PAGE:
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Apple’s Day in the Life of Your Data

On a more positive privacy note, Apple offered an easy-to-understand story that illustrated how its privacy controls can make a big difference.  Following the simple story of a dad taking his daughter to the park, Apple shows step-by-step how much data could be revealed by looking up the weather, checking a map, taking a photo, and other common actions — and how much of that sharing its privacy controls would prevent.

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UN Secretary-General calls for global rules oversight on social media companies

February 2, 2021

UN Secretary-General Antonio Guterres has called for a global regulatory framework to rein-in the power of social media companies like Twitter and Facebook. Speaking at a news conference, Guterres expressed grave concern about the amount of data the companies control, the potential use of that data to influence politics and our behavior, and the risks of allowing these companies to continue to have unrestricted power over our lives.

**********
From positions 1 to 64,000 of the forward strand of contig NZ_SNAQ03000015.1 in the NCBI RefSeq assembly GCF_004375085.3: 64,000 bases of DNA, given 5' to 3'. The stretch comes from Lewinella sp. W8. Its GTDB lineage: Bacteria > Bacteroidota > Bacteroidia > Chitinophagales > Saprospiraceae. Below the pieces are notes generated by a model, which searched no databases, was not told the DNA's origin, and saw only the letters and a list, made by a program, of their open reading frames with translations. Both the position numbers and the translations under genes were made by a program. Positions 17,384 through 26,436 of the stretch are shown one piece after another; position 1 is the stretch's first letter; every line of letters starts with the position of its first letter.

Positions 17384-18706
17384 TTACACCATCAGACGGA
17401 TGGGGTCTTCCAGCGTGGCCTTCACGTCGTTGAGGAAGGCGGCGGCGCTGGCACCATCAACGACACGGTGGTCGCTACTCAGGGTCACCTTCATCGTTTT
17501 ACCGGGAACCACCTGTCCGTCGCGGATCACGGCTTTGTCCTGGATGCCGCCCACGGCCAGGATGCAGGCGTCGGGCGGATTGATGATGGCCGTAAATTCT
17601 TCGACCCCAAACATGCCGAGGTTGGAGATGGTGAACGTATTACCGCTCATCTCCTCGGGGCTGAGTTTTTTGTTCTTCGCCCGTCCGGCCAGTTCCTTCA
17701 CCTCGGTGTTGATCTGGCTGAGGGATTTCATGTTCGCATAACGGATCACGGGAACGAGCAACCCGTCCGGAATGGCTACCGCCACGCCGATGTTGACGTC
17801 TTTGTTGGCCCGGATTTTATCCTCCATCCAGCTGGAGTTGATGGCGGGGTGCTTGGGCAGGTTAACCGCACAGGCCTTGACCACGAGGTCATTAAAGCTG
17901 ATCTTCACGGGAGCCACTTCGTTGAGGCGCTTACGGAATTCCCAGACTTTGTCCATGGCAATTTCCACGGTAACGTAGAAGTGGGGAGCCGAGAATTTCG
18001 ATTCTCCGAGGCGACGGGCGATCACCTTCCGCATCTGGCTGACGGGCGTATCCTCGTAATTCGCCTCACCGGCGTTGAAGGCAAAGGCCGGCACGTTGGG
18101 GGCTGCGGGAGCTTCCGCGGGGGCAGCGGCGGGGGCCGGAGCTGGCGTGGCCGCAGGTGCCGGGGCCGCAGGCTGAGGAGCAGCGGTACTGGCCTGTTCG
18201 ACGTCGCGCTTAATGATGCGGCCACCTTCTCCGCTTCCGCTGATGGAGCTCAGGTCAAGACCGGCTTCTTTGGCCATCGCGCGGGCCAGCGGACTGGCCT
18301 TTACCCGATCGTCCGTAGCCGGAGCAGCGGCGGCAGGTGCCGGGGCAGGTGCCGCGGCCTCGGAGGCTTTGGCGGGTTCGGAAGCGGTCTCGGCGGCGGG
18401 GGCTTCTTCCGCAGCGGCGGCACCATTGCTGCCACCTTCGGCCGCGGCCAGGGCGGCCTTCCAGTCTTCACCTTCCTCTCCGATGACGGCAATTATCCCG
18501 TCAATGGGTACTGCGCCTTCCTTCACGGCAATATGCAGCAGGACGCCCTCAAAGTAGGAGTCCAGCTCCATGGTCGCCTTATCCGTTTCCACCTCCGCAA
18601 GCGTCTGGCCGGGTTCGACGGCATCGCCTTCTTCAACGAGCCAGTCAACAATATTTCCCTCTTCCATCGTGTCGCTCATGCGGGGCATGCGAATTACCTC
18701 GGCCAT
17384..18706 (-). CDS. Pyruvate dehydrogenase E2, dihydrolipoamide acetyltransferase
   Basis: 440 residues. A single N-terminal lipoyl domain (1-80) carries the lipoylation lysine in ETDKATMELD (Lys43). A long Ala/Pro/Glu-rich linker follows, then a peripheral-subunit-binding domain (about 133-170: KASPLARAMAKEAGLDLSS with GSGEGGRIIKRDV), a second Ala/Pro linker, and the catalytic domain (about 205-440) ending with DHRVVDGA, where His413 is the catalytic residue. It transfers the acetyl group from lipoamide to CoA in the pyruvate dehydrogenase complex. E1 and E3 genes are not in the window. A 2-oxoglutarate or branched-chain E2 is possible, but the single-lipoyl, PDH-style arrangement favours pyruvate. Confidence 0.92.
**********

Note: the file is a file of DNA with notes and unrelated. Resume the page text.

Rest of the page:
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Companies strive to make secure digital passports for COVID-19 vaccine authentication

February 2, 2021

As more people are vaccinated and we move toward a return to public events, travel and gatherings, there is a clear need to have a valid, secure way to confirm whether a given person has been vaccinated. The Commons Project and a group of health and technology companies including Microsoft, Oracle, Salesforce, Cerner, Epic and Cigna are looking to develop common standards for health cards, via a new file type that could hold vaccine records without violating privacy.

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Two-Thirds of C-Suite Can’t Recognize Bad Data: Fivetran Report

December 6, 2021

Like the determined optimist who tells his boss the factory is on fire by reporting they’ll soon be able to update their equipment, let’s find some silver linings in a batch of gloomy surveys today, Dear Reader.  We’ll start with this Fivetran report, which finds that 85% of data leaders say their company has lost money by basing decisions on bad data, and 66% believe their C-suite can’t tell when that happens.  The bright side is there’s lots of room for improvement.

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